he last time I heard the Smashing Pumpkins blaring from a sound system in a gay bar in Sydney was -¦ er, actually, I’ve never heard the Smashing Pumpkins blaring from a sound system in a gay bar in Sydney.

This fact sucks. I may love Kylie Minogue as much as the next gay man, but the never-ending delivery of happy-happy-house music in Sydney gay bars occasionally drives me insane. I yearn for a gay bar that’s not afraid to rock.

London has had the phenomenally-successful Popstarz gay indie night since the mid-90s; Melbourne has had Q&A for almost as long. Even the Paris gay scene adds a little indie roughage to its bland diet of shrill Eurodisco with the monthly Popingay parties.

But Sydney -“ Sydney, gay capital of the entire fucking universe -“ can’t get it together to stage a decent alternative music night. Dykes (and their friends) have the occasional Scooter rock-chick nights at the Imperial, but there’s no sustained club night where gay indie-loving boys and girls can dance together. The last attempt to stage such a night in Sydney -“ Homo Not Disco at the Phoenix in 2001 -“ lasted but a few weeks.
It’s not as though I’m really saying anything new here.

An article in OutRage magazine posed these questions way back in 1995. In that story, Triple J broadcaster Lawrie Zion spoke to journalist Vanessa McQuarrie about the ghettoisation of gay music tastes and the relentless promulgation of dance music in gay venues.

There may be an anxiety that if [venues] play that sort of [alternative] stuff, it might tilt the identity of the patrons towards a mix that’s not gay enough, Zion said. And I resent that enormously, because I’m totally against any form of segregation in clubs.

Eight years on, and nothing’s changed -“ except Britney’s replaced Whitney on high-rotation.

Q&A promoter Richard Watts says the impetus for starting Q&A -“ which is at the Builder’s Arms Hotel in Fitzroy every Thursday -“ was when a friend told him and his mates to stop whingeing about the scene and start creating something for themselves. That was back in 1995.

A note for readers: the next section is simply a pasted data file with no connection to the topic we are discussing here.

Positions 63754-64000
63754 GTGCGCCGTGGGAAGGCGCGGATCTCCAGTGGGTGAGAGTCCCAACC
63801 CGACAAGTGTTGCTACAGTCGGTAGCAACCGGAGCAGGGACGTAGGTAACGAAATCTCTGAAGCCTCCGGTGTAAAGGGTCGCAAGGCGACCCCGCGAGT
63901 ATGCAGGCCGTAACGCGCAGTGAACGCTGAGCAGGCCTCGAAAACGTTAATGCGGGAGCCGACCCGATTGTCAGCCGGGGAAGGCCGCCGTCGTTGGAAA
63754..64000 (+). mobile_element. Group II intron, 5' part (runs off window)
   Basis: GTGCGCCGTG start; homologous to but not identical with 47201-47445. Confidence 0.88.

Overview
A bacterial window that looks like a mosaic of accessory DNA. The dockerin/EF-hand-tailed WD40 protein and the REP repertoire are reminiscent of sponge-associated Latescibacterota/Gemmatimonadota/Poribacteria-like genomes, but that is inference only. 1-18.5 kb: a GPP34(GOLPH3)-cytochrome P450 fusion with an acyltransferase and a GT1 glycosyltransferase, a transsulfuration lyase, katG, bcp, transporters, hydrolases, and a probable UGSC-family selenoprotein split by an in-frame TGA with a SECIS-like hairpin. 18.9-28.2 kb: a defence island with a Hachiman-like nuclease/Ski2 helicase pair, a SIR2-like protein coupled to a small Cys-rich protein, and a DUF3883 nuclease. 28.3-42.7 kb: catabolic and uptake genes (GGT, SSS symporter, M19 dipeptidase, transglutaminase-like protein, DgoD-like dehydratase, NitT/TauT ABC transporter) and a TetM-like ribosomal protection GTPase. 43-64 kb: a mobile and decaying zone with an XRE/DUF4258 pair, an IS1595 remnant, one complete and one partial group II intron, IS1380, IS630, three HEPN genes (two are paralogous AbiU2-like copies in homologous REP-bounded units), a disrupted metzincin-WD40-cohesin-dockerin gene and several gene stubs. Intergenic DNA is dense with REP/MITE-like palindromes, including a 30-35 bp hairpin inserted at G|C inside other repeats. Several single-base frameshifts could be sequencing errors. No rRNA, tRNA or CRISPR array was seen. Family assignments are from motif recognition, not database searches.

Me and my friends actively avoided the gay scene, Watts recalls. We didn’t like the music, the fashion or the attitude.

On the rare occasions when Watts fronted up at gay pubs and clubs, he was sometimes refused entry for not looking gay enough. The fluorescent green mohawk I had at the time may have had something to do with it, he adds.

Q&A found its niche quickly, mainly on the strength of word-of-mouth, and has been ridiculously popular ever since, Watts reckons.

The crowd ebbs and flows, he says. We’ve perhaps become a little bit more mainstream gay recently, which means some of the old regulars aren’t coming. But we do what we do for love. We’re passionate about creating an alternative space, and we’re passionate about the music we play.

Eminem, Grinspoon, The Strokes and The Hives have topped the Q&A playlist recently, but Watts adds that musical diversity is the key to the night. Hip-hop, Britpop, electroclash, nu-school rock -¦ Q&A throws them all into the mix.

So why has an alternative gay music night flourished in Melbourne but not in Sydney? Watts has a theory.

One of the key things is that Melbourne has a very supportive community radio environment, he says. There’s also an incredibly diverse live music scene, and that’s reflected in the club scene as well. There’s something about the character of Melbourne that encourages that musical diversity.

Oh, for a little bit of that character in gay Sydney.

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